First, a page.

A Nonny Moose (clandestiny) wrote,
A Nonny Moose
clandestiny

Snug Harbor Adventure

Today I went to Snug Harbor for a bit. The following description is from Gustav Kobb's 1890 guide entitled Staten Island. A Guide Book with Illustrations and a Road Map:

SH Entrance 01

SAILORS' SNUG HARBOR... The Establishment of the of the famous Home is said to have been due to a suggestion made by Alexander Hamilton to its founder Robert Richard Randall, when the latter's will was drawn in 1801. The institution was incorporated that year, but litigation prevented the immediate use of the money, and the property was not purchased until 1831, in which year the corner-stone of the main building was laid. Three years later twenty additional acres were added to the grounds. The main building is a massive building of cut stone, with Doric pillars in Vermont marble. A hospital, chapel and parsonage, Governor's house and several other edifices go to make up this mighty institution.
SH Entrance 02

In front of the main building is a monument of Mr. Randall, who is buried beneath the stone. On one side the inscription reads: "The Trustees of the Sailors' Snug Harbor erected this monument to the memory of Robert Richard Randall, by whose munificence this Institution was founded on the 21st of August, 1834." On the other sides of the monument are inscriptions of similar import.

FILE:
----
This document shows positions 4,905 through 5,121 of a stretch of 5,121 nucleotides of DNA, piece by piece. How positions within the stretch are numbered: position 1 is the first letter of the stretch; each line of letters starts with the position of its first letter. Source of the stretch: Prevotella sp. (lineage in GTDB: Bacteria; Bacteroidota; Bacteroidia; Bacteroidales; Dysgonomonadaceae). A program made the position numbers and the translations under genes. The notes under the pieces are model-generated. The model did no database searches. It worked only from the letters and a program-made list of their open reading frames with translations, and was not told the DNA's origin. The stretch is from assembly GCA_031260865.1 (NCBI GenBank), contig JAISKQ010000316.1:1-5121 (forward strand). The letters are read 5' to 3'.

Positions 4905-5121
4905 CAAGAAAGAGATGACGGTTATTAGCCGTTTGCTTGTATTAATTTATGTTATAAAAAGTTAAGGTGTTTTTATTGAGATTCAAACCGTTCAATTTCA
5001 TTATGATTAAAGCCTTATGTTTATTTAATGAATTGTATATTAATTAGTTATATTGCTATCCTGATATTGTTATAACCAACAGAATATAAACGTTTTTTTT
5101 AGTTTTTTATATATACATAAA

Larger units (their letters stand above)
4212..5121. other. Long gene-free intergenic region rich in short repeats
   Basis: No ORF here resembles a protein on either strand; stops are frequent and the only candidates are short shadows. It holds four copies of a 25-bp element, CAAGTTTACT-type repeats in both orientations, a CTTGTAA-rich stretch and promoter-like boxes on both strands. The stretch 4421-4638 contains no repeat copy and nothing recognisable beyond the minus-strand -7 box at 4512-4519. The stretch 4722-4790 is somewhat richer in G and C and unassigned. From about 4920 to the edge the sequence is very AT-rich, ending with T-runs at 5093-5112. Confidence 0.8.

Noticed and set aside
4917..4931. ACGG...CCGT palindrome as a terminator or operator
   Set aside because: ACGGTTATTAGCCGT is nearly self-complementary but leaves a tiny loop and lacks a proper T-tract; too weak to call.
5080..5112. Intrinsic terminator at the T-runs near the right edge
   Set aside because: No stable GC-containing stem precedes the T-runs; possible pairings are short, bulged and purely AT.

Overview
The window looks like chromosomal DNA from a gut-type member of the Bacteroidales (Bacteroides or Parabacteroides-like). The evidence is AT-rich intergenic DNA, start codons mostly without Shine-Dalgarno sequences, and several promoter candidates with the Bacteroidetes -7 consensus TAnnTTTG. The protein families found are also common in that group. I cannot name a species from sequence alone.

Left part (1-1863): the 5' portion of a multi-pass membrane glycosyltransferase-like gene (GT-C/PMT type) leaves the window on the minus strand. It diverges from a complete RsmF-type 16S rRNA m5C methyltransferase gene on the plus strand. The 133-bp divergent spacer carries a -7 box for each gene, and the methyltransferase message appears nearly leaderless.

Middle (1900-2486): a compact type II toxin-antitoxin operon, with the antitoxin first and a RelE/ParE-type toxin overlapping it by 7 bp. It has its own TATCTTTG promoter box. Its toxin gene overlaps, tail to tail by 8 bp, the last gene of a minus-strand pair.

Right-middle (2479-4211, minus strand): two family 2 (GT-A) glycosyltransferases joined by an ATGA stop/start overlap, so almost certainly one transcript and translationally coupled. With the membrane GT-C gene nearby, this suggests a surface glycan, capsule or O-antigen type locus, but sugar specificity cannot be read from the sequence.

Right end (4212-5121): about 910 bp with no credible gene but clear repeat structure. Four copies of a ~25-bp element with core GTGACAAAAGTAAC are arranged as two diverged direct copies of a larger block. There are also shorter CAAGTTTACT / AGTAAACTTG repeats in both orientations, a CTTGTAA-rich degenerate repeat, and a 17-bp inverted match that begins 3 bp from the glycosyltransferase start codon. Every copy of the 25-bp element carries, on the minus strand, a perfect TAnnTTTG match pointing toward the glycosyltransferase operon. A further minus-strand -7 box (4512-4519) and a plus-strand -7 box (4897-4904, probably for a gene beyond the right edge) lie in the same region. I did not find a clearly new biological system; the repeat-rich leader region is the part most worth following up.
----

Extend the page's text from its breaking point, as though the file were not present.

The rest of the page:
A fine statue of the founder, by St. Gaudens, is on the lawn near the Governor's House.

SH Randall Monument

To the Harbor sailors of every nationality are admitted, the only requirement for admission being that they have had a five year' sea service under the Stars and Stripes, and are incapable of self-support. Here blind sailors, lame sailors, sailors without legs, sailors without arms, and sailors physically and mentally sound, but perhaps too old to stand the exposure of a mariner's life. They have everything they need, including tobacco, and one of the forms of punishment is to deprive Jack of his pipe. On all secular days the visitor is welcomed and inmates of the institution are glad to act as guides, for an optional fee, through the grounds and buildings, the former being laid out like a park. The men pass their time in a number of ways, many of them deriving an income from the sale of baskets, mats, and hammocks, which they manufacture.

A few figures regarding the the resources of the institution may be interesting. In 1806, the annual income from the estate was $4,283. Eight years later it was about $6,000 and it has now grown to be over $100,000, a small fortune in itself.

SH Int main building
Tags: 1893 nyc, pix
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